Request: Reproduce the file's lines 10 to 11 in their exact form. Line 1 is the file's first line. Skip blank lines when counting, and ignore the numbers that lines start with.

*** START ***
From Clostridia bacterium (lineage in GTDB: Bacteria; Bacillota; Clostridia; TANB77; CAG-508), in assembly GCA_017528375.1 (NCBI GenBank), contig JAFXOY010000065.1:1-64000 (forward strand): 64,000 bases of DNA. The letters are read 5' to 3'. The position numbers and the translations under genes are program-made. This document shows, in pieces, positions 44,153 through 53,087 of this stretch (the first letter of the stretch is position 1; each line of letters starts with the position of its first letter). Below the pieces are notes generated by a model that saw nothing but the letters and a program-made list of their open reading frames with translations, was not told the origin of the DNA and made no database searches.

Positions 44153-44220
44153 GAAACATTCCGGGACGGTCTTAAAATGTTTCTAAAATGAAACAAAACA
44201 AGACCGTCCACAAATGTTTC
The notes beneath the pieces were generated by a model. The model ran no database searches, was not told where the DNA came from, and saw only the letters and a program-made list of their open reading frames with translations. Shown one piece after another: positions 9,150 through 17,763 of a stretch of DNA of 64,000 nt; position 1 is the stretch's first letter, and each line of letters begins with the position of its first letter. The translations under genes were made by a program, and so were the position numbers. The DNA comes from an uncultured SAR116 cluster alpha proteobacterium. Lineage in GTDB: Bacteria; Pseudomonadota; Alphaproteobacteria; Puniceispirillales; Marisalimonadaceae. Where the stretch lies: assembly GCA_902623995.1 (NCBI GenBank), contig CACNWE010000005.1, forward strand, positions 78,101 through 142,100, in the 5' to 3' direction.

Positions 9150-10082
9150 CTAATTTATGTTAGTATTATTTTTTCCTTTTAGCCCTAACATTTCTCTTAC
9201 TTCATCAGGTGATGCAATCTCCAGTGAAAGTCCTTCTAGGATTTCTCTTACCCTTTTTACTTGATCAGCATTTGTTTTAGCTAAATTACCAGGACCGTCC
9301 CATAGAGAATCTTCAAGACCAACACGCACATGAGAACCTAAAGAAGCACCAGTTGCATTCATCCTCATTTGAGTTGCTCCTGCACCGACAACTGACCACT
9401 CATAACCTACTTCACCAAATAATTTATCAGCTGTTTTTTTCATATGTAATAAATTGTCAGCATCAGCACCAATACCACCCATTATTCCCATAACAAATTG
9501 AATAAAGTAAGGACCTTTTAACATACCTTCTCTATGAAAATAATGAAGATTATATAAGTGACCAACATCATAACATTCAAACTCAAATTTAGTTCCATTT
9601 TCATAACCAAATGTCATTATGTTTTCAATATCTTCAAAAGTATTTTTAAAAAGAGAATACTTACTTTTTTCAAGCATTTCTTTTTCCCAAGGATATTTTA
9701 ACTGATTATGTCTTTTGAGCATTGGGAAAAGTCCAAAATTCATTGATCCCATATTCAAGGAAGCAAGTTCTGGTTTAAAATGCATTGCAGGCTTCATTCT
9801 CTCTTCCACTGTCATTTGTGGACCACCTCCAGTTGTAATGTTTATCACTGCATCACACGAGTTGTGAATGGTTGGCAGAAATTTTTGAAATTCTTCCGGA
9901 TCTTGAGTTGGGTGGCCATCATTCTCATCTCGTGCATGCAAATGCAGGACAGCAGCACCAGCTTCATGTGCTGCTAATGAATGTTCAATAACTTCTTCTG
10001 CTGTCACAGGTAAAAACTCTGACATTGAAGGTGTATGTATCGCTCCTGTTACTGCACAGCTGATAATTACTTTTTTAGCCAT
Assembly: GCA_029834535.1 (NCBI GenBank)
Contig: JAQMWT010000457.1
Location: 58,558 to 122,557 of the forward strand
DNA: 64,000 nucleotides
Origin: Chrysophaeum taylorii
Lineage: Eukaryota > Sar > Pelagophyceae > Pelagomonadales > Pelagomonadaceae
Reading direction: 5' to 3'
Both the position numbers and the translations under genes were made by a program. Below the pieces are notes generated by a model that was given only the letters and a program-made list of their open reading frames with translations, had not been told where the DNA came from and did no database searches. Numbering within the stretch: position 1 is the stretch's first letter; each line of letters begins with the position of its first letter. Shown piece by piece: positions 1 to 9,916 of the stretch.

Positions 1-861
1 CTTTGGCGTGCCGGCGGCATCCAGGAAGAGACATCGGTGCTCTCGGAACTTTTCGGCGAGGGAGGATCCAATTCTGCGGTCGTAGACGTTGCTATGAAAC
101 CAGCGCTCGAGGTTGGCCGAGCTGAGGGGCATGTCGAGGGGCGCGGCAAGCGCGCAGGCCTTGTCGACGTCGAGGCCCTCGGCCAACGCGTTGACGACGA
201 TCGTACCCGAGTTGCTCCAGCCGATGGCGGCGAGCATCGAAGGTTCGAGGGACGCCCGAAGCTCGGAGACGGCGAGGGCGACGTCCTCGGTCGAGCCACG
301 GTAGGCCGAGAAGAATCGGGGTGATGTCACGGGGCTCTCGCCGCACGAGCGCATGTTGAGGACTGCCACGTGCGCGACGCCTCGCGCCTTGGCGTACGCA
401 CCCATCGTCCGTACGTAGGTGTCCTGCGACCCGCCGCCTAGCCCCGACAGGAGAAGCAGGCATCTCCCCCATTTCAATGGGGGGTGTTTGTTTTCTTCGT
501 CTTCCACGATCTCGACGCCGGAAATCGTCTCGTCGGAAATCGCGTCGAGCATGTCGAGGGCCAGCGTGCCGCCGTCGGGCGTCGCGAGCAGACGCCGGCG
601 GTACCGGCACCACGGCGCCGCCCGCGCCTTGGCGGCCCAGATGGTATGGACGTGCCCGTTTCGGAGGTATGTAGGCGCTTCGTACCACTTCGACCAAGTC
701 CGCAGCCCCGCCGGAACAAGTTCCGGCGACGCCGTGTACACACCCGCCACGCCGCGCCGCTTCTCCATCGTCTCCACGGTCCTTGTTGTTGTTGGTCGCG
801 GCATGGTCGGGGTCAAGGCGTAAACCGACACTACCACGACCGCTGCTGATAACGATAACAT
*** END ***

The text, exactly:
9401 CATAACCTACTTCACCAAATAATTTATCAGCTGTTTTTTTCATATGTAATAAATTGTCAGCATCAGCACCAATACCACCCATTATTCCCATAACAAATTG
9501 AATAAAGTAAGGACCTTTTAACATACCTTCTCTATGAAAATAATGAAGATTATATAAGTGACCAACATCATAACATTCAAACTCAAATTTAGTTCCATTT